Skip to comments.Physicists bid farewell to reality?
Posted on 04/19/2007 5:36:46 PM PDT by LibWhacker
Quantum mechanics just got even stranger.
There's only one way to describe the experiment performed by physicist Anton Zeilinger and his colleagues: it's unreal, dude.
Measuring the quantum properties of pairs of light particles (photons) pumped out by a laser has convinced Zeilinger that "we have to give up the idea of realism to a far greater extent than most physicists believe today."
By realism, he means the idea that objects have specific features and properties that a ball is red, that a book contains the works of Shakespeare, or that an electron has a particular spin.
For everyday objects, such realism isn't a problem. But for objects governed by the laws of quantum mechanics, like photons and electrons, it may make no sense to think of them as having well defined characteristics. Instead, what we see may depend on how we look.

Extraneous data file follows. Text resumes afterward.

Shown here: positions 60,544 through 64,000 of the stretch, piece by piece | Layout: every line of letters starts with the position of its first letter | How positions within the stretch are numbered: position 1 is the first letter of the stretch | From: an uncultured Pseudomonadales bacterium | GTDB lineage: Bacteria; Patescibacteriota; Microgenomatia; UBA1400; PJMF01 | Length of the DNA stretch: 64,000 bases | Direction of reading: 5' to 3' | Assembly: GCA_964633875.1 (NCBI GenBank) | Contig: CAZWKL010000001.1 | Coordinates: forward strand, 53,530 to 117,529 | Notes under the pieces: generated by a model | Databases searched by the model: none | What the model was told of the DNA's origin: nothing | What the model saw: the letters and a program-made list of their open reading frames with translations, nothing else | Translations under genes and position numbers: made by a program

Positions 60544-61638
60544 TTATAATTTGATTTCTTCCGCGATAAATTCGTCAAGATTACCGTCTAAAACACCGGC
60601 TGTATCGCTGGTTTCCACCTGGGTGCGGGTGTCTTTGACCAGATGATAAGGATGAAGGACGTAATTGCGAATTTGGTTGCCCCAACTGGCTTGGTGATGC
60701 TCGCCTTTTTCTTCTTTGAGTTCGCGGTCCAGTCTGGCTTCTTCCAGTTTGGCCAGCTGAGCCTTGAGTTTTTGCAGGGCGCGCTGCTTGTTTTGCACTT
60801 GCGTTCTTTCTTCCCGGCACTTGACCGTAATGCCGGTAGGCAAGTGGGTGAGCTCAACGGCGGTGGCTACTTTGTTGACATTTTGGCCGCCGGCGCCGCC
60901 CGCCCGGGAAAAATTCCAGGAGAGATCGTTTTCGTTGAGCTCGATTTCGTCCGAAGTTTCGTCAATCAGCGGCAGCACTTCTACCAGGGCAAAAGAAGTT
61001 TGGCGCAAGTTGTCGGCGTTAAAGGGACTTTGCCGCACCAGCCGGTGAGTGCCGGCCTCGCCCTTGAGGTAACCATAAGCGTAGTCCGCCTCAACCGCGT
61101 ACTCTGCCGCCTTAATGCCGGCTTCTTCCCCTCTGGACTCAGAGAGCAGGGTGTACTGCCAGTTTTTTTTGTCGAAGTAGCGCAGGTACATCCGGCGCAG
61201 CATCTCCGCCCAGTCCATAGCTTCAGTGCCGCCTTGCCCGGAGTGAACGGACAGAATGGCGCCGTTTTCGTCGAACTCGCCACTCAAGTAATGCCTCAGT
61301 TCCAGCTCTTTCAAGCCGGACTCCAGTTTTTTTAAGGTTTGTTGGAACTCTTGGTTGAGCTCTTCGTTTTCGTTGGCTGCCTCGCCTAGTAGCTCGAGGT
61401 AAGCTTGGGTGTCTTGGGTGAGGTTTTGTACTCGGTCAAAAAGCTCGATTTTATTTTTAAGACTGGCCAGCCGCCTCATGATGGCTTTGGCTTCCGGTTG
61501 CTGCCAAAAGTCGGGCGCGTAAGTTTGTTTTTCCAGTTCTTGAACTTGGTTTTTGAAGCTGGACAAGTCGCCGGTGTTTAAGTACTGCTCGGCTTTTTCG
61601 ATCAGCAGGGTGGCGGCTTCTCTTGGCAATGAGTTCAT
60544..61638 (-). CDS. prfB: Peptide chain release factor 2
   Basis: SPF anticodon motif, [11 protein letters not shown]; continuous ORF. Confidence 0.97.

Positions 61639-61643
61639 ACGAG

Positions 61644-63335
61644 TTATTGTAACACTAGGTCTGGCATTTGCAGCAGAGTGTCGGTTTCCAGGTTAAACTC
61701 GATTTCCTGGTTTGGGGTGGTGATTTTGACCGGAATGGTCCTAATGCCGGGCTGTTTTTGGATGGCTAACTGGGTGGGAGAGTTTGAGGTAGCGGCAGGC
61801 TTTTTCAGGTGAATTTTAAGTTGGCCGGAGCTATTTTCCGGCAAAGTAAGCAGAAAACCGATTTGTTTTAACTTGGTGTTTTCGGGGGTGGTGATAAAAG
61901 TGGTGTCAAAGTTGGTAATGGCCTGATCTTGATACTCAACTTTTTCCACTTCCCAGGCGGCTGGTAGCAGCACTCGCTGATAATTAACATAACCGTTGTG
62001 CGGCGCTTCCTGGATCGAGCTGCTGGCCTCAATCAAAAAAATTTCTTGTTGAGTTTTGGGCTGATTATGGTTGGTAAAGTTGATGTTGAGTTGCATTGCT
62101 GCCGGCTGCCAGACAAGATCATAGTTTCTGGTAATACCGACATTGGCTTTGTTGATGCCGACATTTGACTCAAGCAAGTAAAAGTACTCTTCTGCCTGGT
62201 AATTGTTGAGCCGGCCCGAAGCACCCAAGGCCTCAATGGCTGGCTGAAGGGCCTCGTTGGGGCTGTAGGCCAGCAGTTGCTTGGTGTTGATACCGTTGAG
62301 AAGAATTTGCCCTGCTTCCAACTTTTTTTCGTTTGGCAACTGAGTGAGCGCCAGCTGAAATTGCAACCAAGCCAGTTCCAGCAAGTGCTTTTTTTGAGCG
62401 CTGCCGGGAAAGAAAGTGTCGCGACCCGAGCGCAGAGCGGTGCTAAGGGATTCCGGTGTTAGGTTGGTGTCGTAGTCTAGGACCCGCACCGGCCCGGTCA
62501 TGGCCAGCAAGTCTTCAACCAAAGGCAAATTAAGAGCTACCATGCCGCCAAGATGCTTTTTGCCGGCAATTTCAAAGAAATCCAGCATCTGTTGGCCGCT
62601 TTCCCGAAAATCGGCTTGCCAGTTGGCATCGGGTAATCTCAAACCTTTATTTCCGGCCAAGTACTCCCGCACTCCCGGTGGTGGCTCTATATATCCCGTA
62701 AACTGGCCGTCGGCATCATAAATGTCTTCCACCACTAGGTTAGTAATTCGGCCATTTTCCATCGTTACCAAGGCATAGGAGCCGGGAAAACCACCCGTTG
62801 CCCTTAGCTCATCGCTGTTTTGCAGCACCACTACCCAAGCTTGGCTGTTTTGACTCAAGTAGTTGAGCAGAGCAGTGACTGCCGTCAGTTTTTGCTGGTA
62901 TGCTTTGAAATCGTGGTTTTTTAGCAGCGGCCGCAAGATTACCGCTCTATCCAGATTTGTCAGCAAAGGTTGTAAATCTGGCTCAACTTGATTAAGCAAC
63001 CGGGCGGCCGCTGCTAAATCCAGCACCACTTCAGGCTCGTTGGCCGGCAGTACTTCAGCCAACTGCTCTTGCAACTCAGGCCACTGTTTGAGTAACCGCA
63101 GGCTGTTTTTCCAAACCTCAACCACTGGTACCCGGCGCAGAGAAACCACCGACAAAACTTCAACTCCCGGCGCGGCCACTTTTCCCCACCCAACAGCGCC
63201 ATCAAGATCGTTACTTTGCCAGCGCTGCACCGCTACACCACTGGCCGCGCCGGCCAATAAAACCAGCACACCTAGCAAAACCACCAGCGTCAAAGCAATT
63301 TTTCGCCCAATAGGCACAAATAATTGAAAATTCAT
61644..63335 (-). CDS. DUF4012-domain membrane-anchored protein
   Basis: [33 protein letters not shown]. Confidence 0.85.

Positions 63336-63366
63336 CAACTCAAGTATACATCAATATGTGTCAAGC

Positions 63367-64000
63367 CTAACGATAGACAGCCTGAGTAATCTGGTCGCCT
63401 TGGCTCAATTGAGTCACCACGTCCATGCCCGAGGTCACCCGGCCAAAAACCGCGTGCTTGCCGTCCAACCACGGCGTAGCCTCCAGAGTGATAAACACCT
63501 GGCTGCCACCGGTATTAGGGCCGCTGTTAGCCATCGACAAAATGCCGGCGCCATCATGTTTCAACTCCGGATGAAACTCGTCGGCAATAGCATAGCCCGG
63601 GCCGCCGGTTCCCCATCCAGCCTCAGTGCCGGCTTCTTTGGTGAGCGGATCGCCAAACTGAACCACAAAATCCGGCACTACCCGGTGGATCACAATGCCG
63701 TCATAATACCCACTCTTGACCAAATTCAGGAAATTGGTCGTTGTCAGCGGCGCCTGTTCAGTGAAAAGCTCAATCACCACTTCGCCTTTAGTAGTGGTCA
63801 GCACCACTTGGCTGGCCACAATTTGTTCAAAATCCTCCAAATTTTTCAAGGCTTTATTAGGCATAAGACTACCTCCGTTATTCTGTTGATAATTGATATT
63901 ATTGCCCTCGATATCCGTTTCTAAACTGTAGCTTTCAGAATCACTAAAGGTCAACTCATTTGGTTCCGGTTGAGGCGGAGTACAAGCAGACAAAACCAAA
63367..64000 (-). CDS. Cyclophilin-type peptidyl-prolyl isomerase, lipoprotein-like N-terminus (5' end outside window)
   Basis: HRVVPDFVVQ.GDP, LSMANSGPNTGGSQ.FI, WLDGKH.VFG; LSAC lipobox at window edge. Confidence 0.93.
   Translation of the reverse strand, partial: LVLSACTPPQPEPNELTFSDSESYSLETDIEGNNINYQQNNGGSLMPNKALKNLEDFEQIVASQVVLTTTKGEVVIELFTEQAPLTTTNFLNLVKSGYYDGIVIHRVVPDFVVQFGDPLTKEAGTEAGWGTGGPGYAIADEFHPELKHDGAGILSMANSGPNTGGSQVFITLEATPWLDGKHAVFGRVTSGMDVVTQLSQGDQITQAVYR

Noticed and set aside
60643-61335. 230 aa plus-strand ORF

This notion has been around ever since the advent of quantum mechanics in the early twentieth century. The theory seemed to show that, in the quantum world, objects are defined only fuzzily, so that all we can do is work out the probability that they have particular characteristics such as being located in a specific place or having a specific energy.
Allied to this assault on reality was the apparent prediction of what Albert Einstein, one of the chief architects of quantum theory, called 'spooky action at a distance'. Quantum theory suggests that disturbing one particle can instantaneously determine the properties of a particle with which it is 'entangled', no matter how far away it is. This would violate the usual rule of locality: that local behaviour is governed by local events.